In the Design Workshop

Found photo

As an enthusiastic seamstress, I love this photo of the interior of a professional clothing design workshop.  You can see all the necessary tools of the trade—a dress form, a bodice draped on the form, a worktable in the background with pattern paper and perhaps more muslin fabric.  Finished clothes hang on the rack, and there is even a tin of those ubiquitous Danish sugar cookies for a snack.

For those of you not familiar with the design process, there is a draped bodice in plain muslin on the dress form which might in the future be made into a pattern for a finished garment.  I think this is a posed photo because the garment in process is incredibly simple. It has none of the details that would make for an interesting finished outfit.  Maybe they have just started, but there really needs to be a dart at the bust.  I looked in vain for a photo of the process further along in a professional workshop. However, I mainly found fashion school photos, which almost always showed brighter and more spacious backgrounds.  Here’s one from the 1930s.

Looking closely at my found photo, I’m guessing that the woman in back, standing and wearing a dress, is the one in charge.  That would make the Asian American woman in front the one doing the design work. One clue is her comfortable pants outfit.  Draping can involve time crawling around on the floor with pins in your mouth.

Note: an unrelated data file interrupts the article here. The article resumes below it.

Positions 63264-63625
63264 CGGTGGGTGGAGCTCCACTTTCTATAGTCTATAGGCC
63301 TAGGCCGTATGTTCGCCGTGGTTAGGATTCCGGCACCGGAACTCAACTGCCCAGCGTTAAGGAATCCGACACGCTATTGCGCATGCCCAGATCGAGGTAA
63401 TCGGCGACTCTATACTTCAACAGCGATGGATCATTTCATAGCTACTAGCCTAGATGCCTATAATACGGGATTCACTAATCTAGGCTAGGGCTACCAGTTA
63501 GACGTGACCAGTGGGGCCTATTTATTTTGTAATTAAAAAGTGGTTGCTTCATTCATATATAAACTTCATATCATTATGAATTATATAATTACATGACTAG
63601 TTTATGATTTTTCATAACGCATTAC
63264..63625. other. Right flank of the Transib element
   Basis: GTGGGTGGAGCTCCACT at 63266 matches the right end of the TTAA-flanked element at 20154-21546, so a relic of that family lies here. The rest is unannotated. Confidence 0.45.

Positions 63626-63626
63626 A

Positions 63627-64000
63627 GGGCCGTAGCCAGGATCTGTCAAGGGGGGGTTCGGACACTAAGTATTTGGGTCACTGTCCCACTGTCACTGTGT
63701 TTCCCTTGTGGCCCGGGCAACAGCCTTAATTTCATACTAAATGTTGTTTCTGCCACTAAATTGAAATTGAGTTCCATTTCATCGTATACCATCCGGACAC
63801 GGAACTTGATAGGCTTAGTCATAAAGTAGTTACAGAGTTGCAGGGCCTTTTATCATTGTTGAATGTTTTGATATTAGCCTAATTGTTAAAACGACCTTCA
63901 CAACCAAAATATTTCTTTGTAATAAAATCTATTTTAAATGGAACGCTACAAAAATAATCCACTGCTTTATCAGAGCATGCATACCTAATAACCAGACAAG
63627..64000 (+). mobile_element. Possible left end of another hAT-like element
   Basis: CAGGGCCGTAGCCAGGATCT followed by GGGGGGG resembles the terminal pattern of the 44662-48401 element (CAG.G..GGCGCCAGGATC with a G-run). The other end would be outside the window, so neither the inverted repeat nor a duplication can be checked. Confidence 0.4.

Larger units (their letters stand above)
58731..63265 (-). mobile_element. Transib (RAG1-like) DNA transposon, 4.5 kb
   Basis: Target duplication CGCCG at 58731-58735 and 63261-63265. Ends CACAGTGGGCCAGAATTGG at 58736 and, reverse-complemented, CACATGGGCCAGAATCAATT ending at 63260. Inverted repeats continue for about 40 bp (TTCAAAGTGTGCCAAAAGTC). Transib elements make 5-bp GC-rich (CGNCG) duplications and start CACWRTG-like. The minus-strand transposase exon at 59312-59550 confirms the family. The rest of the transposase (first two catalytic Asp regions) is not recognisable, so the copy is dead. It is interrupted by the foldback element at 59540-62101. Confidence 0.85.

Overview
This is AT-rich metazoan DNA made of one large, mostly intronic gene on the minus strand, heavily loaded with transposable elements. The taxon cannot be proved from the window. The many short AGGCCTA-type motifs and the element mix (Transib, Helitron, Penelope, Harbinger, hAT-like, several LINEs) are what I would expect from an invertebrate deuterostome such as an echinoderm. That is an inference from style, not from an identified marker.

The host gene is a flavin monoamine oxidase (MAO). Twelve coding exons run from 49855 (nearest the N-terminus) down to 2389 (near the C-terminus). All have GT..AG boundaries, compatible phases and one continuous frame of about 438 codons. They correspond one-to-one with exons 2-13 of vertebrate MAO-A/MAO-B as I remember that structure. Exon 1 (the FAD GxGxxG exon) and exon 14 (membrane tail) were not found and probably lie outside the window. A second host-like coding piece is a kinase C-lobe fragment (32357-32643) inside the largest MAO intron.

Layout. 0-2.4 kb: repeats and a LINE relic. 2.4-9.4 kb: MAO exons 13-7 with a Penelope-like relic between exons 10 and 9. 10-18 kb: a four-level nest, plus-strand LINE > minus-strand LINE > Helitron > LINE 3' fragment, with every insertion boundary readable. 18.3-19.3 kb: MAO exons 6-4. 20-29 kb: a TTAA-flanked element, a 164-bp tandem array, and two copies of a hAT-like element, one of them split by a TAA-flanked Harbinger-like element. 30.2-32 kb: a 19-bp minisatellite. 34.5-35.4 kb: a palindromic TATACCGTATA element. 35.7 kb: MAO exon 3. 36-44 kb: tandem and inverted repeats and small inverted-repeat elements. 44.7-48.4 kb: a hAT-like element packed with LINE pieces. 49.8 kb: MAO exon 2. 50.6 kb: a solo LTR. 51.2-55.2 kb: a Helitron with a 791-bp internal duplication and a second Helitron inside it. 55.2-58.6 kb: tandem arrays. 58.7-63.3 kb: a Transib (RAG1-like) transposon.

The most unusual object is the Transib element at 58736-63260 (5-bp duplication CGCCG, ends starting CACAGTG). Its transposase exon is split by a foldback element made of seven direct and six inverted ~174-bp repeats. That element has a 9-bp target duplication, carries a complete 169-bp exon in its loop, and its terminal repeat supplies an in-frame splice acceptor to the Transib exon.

How to date the photo?  There’s a touch tone phone in the background, so it can’t be earlier than 1963.  Given the look of the Asian American woman’s outfit, I’m guessing sometime in the following decade.  That looks like indestructible seventies polyester to me.

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Dorothy Brett, True to her Style

Taos New Mexico might seem an unusual habitat for an English aristocrat, but the painter Dorothy Brett (1883-1977) was part of a wave of remarkable women who make it their home in the early twentieth century.  She counted Georgie O’Keeffe among her friends and initially made her home at Mabel Dodge Luhan’s guest house when she arrived in 1923.  She became an American citizen and remained in Taos until her death.

Like many who came to Taos, she was fascinated by the life and customs of Native Americans.  They became the central theme of most of her life’s work. 

In the photo above, taken when she was 83, you can Native American inspirations in her dress, like the belt that she wears over an artist’s smock and the boot style moccasins on her feet.

Like many of us, Brett’s body shape changed as she aged.  However elements of her style remained the same.  You can see this in the portrait of the young Brett above, with her loose shirt, pants, and boots.  When you find something you love, why not keep it?

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Catherine in the Catskills, 1924

Found photo

Had it not been for the writing on the back of this photo—Catherine Butle, Stamford NY, 1924—I might have placed this photo in the American Southwest.  The rocks, the artsy embroidered dress and the graduated bead necklace—very much in the style of “Navajo pearls,”–made me suspect she might have been one of those creative women who migrated to New Mexico in teens and twenties. In fact, though, she was on the opposite side of the country. Maybe my guess was a sign of West Coast chauvinism.

Vintage post card

The ebay seller offered additional information about her location.  She stands at the well-known rock arch by Loch Marion in the Catskills.  What looks like empty space in the background of the photo is in fact a lake.